In the age of COVID-19, what defines a safe environment for worship? At University Lutheran Church, members and guests decide for themselves.
According to West Lafayette Mayor John Dennis’ executive order, religious facilities are exempt from requiring face coverings. In accordance with this, ULu offers Sunday morning Bible study and worship during which masks are optional, and a Sunday evening worship during which masks are required.
“It doesn’t make sense that (Dennis and Gov. Eric Holcomb) would make those exemptions (for religious gathering places), but they did,” said Justin Herman, the pastor of ULu, about the face covering executive order.
ULu also offers livestreams for members that cannot attend in-person services.
“We didn’t want to livestream because we didn’t want to give people a reason to not come,” Herman said, “but because the pandemic’s still going on we want to give them that option. We’re continuing until it’s over.”
ULu offers masks at the entrance for attendees and is staggering the number of people taking communion at once. Hand sanitizer is offered at the entrance and is used by pastoral staff during worship ceremonies.
Signage also reminds churchgoers not to shake hands and maintain 6 feet of distance, but Herman said that staff “is not enforcing the law.”
ULu also maintains a rough head count through a voluntary-answer Google Sheet, though the accuracy of this is unclear.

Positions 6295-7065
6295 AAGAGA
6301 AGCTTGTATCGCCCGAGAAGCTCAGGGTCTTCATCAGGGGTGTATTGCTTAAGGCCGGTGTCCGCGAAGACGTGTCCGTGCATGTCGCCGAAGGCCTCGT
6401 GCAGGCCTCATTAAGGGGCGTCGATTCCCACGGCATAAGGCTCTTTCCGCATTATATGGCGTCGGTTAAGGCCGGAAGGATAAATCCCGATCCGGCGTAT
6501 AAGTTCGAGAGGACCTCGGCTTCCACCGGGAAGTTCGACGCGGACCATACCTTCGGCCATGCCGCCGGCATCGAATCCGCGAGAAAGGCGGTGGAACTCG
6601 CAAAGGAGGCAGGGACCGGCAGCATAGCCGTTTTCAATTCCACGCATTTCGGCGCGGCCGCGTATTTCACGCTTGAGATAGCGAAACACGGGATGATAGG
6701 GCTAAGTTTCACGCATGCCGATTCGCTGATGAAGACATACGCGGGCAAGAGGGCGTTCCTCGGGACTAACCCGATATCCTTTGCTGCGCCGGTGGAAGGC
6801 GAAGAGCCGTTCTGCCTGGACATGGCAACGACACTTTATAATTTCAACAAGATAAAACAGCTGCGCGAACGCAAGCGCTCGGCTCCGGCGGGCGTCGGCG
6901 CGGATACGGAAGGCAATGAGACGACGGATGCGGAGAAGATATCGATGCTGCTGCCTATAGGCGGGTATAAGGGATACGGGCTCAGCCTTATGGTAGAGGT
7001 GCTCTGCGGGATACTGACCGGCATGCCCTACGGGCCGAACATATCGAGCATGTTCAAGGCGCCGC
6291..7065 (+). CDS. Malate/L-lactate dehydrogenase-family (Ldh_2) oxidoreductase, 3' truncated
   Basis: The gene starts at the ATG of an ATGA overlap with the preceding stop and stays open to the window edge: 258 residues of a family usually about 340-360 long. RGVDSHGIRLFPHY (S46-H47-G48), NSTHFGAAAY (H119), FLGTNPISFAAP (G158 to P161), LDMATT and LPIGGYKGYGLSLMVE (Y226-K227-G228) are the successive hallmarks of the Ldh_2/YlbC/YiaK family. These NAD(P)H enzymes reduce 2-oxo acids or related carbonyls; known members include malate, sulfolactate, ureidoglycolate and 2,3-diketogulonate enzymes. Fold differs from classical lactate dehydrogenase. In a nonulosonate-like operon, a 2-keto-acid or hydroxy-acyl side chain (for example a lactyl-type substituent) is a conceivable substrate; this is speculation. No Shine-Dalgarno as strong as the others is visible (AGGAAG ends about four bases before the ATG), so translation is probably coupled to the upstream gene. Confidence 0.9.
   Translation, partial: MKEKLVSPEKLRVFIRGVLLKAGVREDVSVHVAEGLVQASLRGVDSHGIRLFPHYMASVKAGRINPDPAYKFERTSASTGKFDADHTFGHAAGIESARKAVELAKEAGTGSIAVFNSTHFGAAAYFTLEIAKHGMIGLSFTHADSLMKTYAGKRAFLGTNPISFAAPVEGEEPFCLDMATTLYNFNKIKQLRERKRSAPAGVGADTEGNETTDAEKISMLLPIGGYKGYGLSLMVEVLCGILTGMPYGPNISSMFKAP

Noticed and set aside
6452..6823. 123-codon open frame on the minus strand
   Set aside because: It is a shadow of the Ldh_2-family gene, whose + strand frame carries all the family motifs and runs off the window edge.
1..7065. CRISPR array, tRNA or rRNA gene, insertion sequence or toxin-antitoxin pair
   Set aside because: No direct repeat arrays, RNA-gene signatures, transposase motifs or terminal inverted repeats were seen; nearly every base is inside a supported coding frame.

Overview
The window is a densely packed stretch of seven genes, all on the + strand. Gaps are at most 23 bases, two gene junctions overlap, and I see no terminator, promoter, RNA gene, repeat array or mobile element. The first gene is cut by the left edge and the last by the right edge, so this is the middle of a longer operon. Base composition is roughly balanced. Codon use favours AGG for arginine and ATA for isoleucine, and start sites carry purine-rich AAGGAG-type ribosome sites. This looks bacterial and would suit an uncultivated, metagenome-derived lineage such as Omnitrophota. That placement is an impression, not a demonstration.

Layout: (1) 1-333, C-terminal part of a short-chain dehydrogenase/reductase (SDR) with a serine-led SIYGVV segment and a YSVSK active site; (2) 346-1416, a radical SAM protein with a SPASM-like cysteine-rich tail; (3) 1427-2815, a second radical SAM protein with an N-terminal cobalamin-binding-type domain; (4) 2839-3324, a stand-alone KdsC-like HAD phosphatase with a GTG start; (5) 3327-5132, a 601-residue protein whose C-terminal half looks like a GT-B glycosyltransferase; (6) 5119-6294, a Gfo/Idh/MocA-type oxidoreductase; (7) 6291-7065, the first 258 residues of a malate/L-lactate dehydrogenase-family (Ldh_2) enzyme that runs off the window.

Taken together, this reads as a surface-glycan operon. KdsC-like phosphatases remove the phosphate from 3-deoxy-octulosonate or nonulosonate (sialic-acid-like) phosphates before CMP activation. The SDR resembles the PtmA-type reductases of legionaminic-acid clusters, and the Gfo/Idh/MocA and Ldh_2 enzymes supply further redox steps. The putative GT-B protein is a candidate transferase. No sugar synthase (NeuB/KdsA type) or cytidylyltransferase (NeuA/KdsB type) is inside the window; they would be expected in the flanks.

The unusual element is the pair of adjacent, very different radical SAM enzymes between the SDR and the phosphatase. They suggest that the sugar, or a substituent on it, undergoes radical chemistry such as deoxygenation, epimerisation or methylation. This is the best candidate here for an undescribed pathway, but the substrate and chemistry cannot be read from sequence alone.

Around 70 people were present for one of the morning mask-optional worship services on Sept. 27, less than the 163-occupant maximum the space allows in normal circumstances. Attendees were mostly spaced out from those not in the group they came with, though a precise 6 feet was inconsistent.
Despite the lack of mask requirements, about half of the attendees had their faces covered.
“I still wore a mask during the mask-optional service,” said Kyle Mulaney, a student worshiper. “So if you’re concerned about your safety you can still wear a mask and be near the back.”
Those not wearing a mask also indicated that they felt comfortable at the service.
“I’ve done enough research on my own and found enough articles that have questionable data,” said Jonathan Schwartz, a student in the College of Science. “I don’t wear a mask unless I have to.”
The evening mask-only service was not as busy, seating around 20 people.
“We have people in our community that don’t want to wear masks and then we have people that won’t go anywhere unless everybody’s wearing a mask,” Herman said. “That’s not one of the Ten Commandments, so we’re going to let the people choose and give them all the options possible.”